Pathological Grief in Children
Grief is accepting and adapting to a loss (either of a loved one, an object, or a situation). It’s difficult for any individual. We, as adults, have probably experienced it at least once or twice and realized how difficult it is, let alone for children. Grief is especially difficult for kids since they’re more sensitive to changes and losses than the average adult.
That being said, pathological grief in children manifests as a maladaptive syndrome that can have serious consequences in their overall development and well-being. In this article, we analyze what pathological grief in children is, its prognosis, and its treatment.
“How lucky I am to have something that makes saying goodbye so hard.”
-Winnie the Pooh-
Pathological grief in children: What it is and its symptoms
We dare to say that most, if not all of us, have experienced the loss of a loved one. Even if you haven’t, it’s common knowledge that it’s deeply painful. When it comes to children, however, this reaction depends mainly on their maturational development. At the age of five or six, children begin to understand what death is. When they turn nine or ten, they’re able to understand it perfectly.
Basically, older children understand that death is an irreversible process, that the deceased person will never return and that they’ll have to readjust their world sooner or later.
Here are some of the characteristic symptoms of pathological grief in children:
- Intense sadness.
- Persistent crying.
- Irritability or aggressiveness.
- Thoughts about death.
- Denial and inability to accept or anger toward death.
- Intense melancholy and sorrow.
- Feeling of emptiness.
- Feeling of loneliness.
- Concern for the deceased.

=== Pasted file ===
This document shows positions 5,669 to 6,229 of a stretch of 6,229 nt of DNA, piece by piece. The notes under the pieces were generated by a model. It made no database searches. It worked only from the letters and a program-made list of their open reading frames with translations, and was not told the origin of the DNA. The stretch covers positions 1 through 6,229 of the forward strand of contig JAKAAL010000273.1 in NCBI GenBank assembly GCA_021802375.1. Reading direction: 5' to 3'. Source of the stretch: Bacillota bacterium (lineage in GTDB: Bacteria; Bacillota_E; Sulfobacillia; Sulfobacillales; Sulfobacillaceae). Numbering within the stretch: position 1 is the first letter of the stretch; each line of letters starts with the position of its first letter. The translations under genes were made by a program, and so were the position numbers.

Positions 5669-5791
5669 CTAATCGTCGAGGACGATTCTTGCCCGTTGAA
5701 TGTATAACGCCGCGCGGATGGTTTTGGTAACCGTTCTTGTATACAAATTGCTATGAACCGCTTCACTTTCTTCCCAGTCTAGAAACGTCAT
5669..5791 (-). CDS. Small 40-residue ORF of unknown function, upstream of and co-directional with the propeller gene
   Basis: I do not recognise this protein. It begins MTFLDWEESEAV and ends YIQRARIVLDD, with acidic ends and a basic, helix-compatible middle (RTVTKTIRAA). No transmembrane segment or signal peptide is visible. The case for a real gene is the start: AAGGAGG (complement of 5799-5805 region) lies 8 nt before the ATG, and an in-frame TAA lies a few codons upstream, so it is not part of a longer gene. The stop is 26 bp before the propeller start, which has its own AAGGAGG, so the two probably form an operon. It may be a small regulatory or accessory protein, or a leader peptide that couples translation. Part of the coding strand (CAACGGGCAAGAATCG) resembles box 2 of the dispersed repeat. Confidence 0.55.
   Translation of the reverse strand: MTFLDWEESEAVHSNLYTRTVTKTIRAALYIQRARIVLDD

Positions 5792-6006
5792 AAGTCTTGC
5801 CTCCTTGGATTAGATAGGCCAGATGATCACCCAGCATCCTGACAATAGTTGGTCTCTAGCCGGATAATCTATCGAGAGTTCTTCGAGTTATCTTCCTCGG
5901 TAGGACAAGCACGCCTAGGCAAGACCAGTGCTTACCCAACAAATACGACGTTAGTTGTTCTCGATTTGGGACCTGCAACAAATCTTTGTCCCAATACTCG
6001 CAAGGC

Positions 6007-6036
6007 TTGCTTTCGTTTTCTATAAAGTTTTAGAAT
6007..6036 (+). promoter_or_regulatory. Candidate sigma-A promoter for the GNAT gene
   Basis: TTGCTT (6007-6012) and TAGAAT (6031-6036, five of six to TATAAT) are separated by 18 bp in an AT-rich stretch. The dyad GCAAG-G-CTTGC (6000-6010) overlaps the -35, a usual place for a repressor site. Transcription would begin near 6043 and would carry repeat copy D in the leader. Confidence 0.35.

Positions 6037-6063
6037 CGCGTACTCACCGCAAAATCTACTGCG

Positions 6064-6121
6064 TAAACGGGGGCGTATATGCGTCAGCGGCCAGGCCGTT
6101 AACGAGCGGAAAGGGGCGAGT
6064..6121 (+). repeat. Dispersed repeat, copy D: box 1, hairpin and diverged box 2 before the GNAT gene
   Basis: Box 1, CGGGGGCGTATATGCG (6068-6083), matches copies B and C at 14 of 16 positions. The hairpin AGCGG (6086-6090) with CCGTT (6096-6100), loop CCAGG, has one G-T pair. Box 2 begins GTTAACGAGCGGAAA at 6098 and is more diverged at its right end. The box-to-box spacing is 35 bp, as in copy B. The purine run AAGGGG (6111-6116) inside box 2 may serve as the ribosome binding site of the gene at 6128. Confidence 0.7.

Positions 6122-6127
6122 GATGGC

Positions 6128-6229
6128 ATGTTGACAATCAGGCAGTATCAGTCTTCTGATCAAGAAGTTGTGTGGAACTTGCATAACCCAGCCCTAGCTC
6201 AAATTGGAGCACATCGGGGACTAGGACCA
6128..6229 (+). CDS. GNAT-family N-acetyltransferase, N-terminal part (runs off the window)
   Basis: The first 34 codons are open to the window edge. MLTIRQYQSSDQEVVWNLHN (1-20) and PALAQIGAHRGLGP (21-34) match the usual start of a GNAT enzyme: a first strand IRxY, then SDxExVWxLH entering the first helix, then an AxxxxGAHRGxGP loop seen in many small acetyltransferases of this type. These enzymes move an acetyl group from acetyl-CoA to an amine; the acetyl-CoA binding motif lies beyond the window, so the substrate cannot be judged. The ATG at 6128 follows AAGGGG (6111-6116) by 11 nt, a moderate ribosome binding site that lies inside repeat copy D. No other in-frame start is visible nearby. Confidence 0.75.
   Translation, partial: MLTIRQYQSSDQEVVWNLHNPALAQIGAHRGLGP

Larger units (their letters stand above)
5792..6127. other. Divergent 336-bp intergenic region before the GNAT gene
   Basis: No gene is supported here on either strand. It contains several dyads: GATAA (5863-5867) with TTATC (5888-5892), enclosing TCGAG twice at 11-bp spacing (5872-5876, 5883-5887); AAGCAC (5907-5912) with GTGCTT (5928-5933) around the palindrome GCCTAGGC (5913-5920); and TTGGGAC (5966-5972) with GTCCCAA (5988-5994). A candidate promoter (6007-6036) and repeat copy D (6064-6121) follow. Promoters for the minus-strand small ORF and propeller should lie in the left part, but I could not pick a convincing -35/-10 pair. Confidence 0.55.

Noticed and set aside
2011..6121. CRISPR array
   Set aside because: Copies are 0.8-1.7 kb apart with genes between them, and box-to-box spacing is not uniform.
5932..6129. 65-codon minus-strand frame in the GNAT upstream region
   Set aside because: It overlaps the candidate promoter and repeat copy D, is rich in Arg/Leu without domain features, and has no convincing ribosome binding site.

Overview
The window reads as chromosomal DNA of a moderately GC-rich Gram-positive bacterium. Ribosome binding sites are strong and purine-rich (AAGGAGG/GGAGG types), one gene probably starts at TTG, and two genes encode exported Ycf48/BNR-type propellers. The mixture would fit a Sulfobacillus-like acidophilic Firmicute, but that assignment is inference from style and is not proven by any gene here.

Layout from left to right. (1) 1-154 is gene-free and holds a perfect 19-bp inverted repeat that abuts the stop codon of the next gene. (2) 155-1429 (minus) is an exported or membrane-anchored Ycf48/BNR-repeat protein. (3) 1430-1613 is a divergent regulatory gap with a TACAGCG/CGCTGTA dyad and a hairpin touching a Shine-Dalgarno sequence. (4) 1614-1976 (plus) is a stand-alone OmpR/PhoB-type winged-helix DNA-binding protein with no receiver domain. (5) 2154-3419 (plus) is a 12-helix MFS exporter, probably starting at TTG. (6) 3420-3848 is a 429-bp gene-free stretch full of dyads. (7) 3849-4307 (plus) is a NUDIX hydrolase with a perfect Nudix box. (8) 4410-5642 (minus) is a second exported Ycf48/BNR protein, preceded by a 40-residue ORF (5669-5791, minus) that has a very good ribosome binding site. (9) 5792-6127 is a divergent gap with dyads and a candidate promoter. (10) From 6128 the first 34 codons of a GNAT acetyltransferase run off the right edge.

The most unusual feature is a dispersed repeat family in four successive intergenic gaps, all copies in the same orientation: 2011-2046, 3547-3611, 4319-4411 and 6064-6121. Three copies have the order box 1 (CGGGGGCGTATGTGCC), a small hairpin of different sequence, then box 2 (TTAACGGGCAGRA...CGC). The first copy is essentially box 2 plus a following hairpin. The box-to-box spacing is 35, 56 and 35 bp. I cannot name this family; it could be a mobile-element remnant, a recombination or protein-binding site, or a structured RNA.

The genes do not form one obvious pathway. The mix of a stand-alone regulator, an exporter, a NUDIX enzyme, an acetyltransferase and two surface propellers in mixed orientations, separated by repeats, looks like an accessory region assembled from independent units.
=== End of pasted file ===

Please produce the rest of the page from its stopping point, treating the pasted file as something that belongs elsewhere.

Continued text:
- Anhedonia (state of stupefaction or long-lasting emotional shock).
- Difficulty communicating with others.
- Intense emotional reactions to the memory of the deceased.
- Psychosomatic disorders.
- Avoidance of places, people, or things related to the deceased and death itself.
As a result, these symptoms interfere with the child’s normal functioning, causing significant academic, social, and family issues.
Types of pathological grief in children and adults
Horowitz et al. (2003) identified four types of pathological grief in children and adults:
- Chronic grief: The pain of the loss is still intense after a year for adults and six months for children. The individual has a hard time adapting to their new life without their loved one.
- Postponed grief: After the loss, the person manifests only some emotions. However, after a while, they experience a strong emotional toll.
- Exaggerated grief: The person feels so overwhelmed by the pain that they may even resort to aggressive behavior and self-harm. In addition, this may lead to other psychological disorders.
- Masked grief: The person has physical and emotional issues that may lead to other problems. However, the person isn’t aware that such issues are derived from grief.
“Grief is like a long valley, a winding valley where any bend may reveal a totally new landscape.”
-C. S. Lewis-
Normal grief vs. pathological grief in children